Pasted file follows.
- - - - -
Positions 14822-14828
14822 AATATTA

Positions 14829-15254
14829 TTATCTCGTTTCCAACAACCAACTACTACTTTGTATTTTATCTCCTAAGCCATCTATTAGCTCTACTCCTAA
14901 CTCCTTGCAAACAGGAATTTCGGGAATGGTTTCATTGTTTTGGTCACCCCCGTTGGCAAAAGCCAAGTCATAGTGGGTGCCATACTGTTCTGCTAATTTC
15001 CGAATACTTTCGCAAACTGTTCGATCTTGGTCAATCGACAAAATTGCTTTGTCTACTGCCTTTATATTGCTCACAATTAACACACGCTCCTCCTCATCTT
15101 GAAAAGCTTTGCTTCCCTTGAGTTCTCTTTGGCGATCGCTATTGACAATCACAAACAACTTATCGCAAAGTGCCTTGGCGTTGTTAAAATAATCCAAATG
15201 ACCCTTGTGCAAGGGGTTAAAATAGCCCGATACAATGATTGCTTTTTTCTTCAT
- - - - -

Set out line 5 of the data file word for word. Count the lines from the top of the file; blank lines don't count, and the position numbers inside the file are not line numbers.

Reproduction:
14901 CTCCTTGCAAACAGGAATTTCGGGAATGGTTTCATTGTTTTGGTCACCCCCGTTGGCAAAAGCCAAGTCATAGTGGGTGCCATACTGTTCTGCTAATTTC